Historic Childs, Recreation (including the Gaines Grange), Part 2
By Doug Farley, Cobblestone Museum Director – Vol. 2. No. 29
GAINES – Much of the recreational activities of citizens in the Hamlet of Childs and Town of Gaines focused around an organization known as the Grange, or more formally, The Patrons of Husbandry.
While the organization was founded to provide valuable services to farm families, it grew to become a center of community engagement for numerous social activities such as dances, box socials, and even a choir.
The Gaines Grange #1147 was formed on Nov. 30, 1908. In May 1909, 40 people were initiated into membership. The first meeting site was in a building known as White’s Hall, shown above. The building, located on the southwest corner in Gaines, dated to the turn of the century. Albert Anson Appleton ran a store there, but it also served as headquarters for town meetings, post office, Good Templars, and eventually served as the Grange Hall.
White’s Hall suffered a disaster fire on May Day in 1910, disrupting the lives, in one way or another, of most people in the community. The hall was rebuilt following the fire and the Grange continued to meet there until 1915.
In the spring of 1915 the Grange purchased Thurber’s Hotel next to the Congregational Church and transformed it into a new Grange Hall. The third floor was fixed up for a dance hall with a superb hardwood floor being installed at the time. This was considered one of the best dance floors around at the time and one of the largest Grange Halls in the region.
A local resident, Fay Hollenbeck, reflected on the Grange dance floor in 1984 at the celebration of the Town’s 175th anniversary celebration. “In Gaines, this little village has got one of the best dance floors in Orleans County. It’s all narrow boards, laid around, across the end and down the other side, and across the other end. So on a Round Dance you are always dancing with the boards never across them. In those days dances would alternate, first a Round Dance and then a Square Dance.”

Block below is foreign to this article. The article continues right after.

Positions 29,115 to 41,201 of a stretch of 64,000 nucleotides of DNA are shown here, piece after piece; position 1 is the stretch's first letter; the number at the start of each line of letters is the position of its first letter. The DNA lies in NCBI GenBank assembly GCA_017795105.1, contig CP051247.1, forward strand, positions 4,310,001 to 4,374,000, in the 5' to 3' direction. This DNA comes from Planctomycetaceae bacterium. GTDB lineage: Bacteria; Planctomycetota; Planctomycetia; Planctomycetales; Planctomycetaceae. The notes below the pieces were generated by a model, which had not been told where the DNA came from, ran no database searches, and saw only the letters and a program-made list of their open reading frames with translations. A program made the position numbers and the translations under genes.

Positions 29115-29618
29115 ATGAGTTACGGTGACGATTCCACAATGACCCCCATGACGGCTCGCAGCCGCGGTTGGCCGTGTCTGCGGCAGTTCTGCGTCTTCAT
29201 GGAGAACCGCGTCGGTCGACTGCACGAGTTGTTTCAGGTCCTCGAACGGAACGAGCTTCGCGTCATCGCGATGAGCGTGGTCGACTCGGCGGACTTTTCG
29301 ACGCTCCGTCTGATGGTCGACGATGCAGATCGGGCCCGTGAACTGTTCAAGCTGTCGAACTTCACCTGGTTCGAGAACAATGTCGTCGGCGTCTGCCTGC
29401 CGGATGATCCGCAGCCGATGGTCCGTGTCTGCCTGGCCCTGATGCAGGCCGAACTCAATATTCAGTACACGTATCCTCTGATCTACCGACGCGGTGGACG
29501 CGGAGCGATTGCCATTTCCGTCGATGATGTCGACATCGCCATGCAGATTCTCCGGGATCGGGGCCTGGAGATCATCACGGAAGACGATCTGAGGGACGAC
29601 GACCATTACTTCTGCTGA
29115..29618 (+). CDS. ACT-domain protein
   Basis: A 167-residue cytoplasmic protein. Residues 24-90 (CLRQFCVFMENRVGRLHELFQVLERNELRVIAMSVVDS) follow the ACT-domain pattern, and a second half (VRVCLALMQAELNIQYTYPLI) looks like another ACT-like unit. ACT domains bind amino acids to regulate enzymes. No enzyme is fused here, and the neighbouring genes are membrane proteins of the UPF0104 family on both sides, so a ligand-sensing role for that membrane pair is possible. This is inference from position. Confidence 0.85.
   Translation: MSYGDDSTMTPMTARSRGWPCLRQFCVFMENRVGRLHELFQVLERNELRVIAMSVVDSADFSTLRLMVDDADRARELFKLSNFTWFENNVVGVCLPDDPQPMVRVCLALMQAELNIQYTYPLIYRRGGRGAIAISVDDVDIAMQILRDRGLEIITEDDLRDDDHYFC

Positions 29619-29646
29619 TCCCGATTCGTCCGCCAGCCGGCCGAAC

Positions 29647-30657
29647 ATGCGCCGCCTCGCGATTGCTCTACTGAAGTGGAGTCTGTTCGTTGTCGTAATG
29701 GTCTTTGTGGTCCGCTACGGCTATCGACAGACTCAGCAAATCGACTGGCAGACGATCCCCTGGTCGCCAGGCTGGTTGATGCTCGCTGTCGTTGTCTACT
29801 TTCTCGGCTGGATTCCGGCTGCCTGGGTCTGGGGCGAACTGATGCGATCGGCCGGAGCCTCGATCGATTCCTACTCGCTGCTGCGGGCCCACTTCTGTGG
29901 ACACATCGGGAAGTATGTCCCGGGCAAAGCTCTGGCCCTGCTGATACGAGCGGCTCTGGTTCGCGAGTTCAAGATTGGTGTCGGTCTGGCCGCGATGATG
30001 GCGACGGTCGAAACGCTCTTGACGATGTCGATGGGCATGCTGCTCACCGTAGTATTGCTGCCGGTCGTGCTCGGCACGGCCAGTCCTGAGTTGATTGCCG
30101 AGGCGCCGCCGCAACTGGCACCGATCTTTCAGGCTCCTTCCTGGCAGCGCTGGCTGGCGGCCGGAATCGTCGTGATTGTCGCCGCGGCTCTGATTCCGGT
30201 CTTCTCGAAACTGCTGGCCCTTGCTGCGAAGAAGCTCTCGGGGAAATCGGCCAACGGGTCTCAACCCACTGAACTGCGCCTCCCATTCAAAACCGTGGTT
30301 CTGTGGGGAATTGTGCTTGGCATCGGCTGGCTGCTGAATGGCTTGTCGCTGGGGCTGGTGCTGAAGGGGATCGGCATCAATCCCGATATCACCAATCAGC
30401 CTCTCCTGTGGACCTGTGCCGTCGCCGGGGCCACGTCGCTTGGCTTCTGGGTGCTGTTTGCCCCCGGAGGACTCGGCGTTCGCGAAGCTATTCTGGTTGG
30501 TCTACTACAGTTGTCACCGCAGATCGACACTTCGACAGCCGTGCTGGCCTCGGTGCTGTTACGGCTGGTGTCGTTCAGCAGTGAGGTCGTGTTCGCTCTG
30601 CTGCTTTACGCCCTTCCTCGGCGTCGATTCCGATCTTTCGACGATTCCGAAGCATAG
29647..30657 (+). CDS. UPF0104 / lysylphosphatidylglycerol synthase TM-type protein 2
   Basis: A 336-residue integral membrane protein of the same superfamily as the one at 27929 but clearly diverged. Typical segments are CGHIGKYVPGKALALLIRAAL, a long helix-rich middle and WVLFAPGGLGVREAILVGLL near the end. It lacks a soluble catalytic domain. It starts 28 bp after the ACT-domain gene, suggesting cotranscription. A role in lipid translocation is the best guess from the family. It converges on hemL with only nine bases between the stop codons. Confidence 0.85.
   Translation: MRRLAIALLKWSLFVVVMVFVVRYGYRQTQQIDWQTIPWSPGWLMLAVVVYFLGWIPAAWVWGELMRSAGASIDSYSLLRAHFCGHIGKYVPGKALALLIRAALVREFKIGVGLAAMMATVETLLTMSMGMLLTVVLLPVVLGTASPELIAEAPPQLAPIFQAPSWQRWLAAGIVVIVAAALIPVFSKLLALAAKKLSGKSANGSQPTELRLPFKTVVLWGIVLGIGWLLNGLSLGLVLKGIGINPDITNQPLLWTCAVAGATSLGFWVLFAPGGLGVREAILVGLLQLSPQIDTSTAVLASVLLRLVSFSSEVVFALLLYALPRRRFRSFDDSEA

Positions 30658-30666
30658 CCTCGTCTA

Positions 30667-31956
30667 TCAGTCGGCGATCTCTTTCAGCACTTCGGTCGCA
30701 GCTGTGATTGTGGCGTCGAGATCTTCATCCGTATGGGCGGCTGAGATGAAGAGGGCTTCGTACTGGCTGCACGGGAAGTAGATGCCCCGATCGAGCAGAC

Photo Courtesy Orleans County Historian
Here we see officers of the Gaines Grange #1147 posed in front of the Gaines Congregational Church in the 1930s. The women in the picture, from left to right, include: Elinor Cooper, Sarah Bacon, Octavia Mather (chaplain), Kate Crowley, Alice Hatch (secretary), Alma Appleton and Wilhelmina Taylor. The men in the photo include, from left: William Grinelle (trustee), Charles Thompson (trustee), Fred Derisley, Winton Hatch (master), Ronald Spinks, Lewis Reed and William Crowley (trustee).
Local farmer, Charles Thompson (shown in photo above) and his wife, Hannah, were very active in the local Grange. Their daughter, Gail (Johnson) remembered, “My mother used to sell donuts at the Grange square dances on Saturday evenings.” The Gaines Grange formed the basis of much of the Saturday night social life in the community for decades.
WWII presented many challenges to everyday life in the community and the Grange suffered a decline in membership in the 1940s. One local Granger, Sylvia Ball, recalled the trying times. “The war was on its terrible move and soon the boys were leaving in the service. Most of the women in Gaines began working at one type of work or another in the war effort. Help became scarce and even busy farmers worked a four hour swing-shift at some essential plant. With sickness in my home, the war on, I too began working which gave me no time for picking up where I left off in the Grange. When it was so I could return to Grange it was well under way, there was an active membership, the war was coming to a close all about and people could relax.”
The Gaines Grange #1147 received three plaques from the Sears Roebuck Foundation, along with two $25 War Bonds, for outstanding community service. The awards recognized the Grange’s community service at the time when the Congregational Church burned in 1959. The Grange allowed the church to use their hall for services during the rebuilding. The usage included scout meetings, auctions, dinners and home bureau. The Grange also assisted with construction of the church and a community playground, baseball field, and water supply pond.
The Grange Hall, seen in 1959, when Dean Sprague had a store there and also the Town Clerk’s office.
In the 1950s, membership in the Grange reached 105 people. Changing times in the 1960s and 1970s saw membership drop to just a handful of members. The building was then sold in 1979 and the last official act of the Gaines Grange #1147 was its own dissolution in 1979.
The Gaines Grange Hall is currently occupied by Americana Unlimited Antiques, Robin Stelmach, proprietor.